penumbrook "penumbrook" (Honolulu, HI United States) - See all my reviews
I just used this book to teach my daughter (8) and son (5) the same exact lesson on two different cognitive levels. Late last night, I sat down with a paint program and drew two diagrams just like Mrs. Comfort's. I folded and cut a piece of paper into eight squares of approximately the same size. I used multicolored paper clips as chairs. Tonight, we had so much fun that we spent almost five minutes per page, counting guests as they arrived, counting chairs as they dissapeared and reappeared from around the table perimeters and following the detailed chaos as garlic bread, salads, vases and pasta flew around the room. I have one question. Did Mrs. Comfort get the last meatball?
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24 of 25 people found the following review helpful
5.0 out of 5 stars Great for introducing perimeter and area!, January 23, 1998
By A Customer
This book is an excellent tool for introducing perimeter and area to an elementary school class. The story is engaging and funny. The children can easily move colored tiles to imitate the movement of the tables in the story.
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10 of 12 people found the following review helpful
5.0 out of 5 stars Pima Community College- Student Review, March 10, 2005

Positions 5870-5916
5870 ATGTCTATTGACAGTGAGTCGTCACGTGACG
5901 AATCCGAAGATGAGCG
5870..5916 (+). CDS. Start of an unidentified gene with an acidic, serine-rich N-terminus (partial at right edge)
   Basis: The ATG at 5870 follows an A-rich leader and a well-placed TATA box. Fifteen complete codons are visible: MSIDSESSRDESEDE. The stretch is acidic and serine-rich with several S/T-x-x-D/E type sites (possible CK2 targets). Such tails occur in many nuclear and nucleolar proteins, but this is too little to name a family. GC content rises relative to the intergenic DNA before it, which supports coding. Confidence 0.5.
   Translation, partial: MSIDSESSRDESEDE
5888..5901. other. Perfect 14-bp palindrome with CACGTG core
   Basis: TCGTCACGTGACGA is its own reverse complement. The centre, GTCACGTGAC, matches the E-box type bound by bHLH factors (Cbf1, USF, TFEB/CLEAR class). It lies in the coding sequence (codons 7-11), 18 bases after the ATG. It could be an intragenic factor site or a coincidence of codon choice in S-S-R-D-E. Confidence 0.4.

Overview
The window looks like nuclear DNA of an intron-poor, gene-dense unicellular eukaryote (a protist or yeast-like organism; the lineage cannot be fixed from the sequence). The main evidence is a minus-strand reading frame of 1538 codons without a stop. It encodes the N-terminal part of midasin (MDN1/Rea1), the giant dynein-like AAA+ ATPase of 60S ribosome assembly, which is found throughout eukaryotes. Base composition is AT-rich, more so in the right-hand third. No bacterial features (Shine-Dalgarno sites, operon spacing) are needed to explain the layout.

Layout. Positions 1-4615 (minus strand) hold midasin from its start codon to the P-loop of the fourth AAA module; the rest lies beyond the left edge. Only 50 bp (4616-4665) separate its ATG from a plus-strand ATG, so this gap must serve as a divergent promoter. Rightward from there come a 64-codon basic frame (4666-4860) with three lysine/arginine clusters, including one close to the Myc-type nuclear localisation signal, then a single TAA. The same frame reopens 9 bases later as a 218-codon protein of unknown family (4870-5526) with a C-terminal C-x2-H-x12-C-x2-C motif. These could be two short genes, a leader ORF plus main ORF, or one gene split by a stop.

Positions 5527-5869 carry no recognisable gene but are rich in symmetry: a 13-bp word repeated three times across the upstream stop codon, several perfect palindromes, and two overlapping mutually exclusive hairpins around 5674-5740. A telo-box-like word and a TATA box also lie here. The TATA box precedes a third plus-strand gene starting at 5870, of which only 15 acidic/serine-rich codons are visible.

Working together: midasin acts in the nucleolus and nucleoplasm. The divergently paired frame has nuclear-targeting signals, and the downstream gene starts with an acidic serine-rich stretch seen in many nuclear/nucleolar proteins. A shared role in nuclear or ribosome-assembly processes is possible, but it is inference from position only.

I read this book to my sister's kids (ages 4-8) and they all really enjoyed it. They had a lot of fun with the story (and didn't even know they were learning). This book is great for kids.
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4 of 4 people found the following review helpful
5.0 out of 5 stars Love it!, December 15, 2009
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This review is from: Spaghetti And Meatballs For All! (Scholastic Bookshelf: Math Skills) (Paperback)
I have used this book for years so I needed a new copy. This is a great way to teach kids about area. It can also be used to discuss arrays.
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2 of 2 people found the following review helpful
4.0 out of 5 stars Good book for a math class, June 8, 2013
By 
Amy A. Kinseth (San Diego, CA, US) - See all my reviews
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I bought this book to accompany my new Common Core geometry unit. It went beautifully. I read most of the book to the kids, then I assigned the seating chart as homework. What's the best configuration? The next day, I had kids share their ideas on the doc cam, and after kids shared, I read the end of the book. Nice discussion starter.
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5.0 out of 5 stars Five Stars, July 9, 2014
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This review is from: Spaghetti And Meatballs For All! (Scholastic Bookshelf: Math Skills) (Paperback)
Great book for introducing math concepts.
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5.0 out of 5 stars Fun Math, June 25, 2014
By 
Roma Rees (GRAND ISLAND, NE, US) - See all my reviews
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This review is from: Spaghetti And Meatballs For All! (Scholastic Bookshelf: Math Skills) (Paperback)
This is an excellent book to teach perimeter to children. It supplies the teacher with hands-on activities and can be used at multiple levels (even 1st graders!)
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Spaghetti And Meatballs For All! (Scholastic Bookshelf: Math Skills)
Spaghetti And Meatballs For All! (Scholastic Bookshelf: Math Skills) by Marilyn Burns (Paperback - August 1, 2008)